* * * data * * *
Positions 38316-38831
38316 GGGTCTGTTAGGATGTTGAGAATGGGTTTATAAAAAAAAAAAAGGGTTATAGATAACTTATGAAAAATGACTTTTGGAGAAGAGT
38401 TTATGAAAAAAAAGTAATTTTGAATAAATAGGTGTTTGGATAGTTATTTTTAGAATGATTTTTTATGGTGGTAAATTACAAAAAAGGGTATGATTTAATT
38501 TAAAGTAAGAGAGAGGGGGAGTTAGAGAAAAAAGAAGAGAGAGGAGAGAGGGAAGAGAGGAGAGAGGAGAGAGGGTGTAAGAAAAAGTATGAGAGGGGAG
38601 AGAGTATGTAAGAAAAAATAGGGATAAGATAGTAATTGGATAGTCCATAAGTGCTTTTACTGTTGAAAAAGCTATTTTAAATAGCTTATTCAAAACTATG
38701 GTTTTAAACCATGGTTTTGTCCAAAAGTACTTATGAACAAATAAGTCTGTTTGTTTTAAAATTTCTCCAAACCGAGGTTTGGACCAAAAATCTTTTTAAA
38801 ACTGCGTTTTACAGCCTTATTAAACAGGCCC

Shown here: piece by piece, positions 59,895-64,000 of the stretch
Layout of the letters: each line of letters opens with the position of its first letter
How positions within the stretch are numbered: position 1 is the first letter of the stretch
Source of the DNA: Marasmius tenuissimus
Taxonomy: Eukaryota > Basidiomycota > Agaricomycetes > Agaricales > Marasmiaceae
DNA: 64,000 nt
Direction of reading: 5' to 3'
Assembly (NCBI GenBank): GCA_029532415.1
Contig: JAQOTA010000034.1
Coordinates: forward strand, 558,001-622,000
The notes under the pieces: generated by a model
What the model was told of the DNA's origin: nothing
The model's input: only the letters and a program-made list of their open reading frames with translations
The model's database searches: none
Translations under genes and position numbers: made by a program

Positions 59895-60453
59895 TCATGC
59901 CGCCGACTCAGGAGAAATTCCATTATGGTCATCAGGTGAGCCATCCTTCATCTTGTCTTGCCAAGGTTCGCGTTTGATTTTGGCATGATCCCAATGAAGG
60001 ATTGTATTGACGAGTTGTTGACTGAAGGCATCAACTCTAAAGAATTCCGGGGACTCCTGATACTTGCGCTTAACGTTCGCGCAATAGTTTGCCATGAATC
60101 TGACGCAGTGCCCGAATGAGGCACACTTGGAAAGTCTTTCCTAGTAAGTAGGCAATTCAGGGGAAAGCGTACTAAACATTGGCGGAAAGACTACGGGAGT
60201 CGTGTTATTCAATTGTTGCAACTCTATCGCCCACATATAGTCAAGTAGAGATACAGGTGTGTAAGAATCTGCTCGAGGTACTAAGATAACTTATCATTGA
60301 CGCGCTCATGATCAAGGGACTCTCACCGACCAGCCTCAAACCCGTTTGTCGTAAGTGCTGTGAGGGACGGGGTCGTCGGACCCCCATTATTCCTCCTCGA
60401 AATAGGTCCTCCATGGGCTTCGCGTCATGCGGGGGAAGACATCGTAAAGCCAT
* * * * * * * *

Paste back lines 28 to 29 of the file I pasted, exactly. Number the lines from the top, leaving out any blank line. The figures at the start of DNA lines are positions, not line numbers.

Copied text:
60201 CGTGTTATTCAATTGTTGCAACTCTATCGCCCACATATAGTCAAGTAGAGATACAGGTGTGTAAGAATCTGCTCGAGGTACTAAGATAACTTATCATTGA
60301 CGCGCTCATGATCAAGGGACTCTCACCGACCAGCCTCAAACCCGTTTGTCGTAAGTGCTGTGAGGGACGGGGTCGTCGGACCCCCATTATTCCTCCTCGA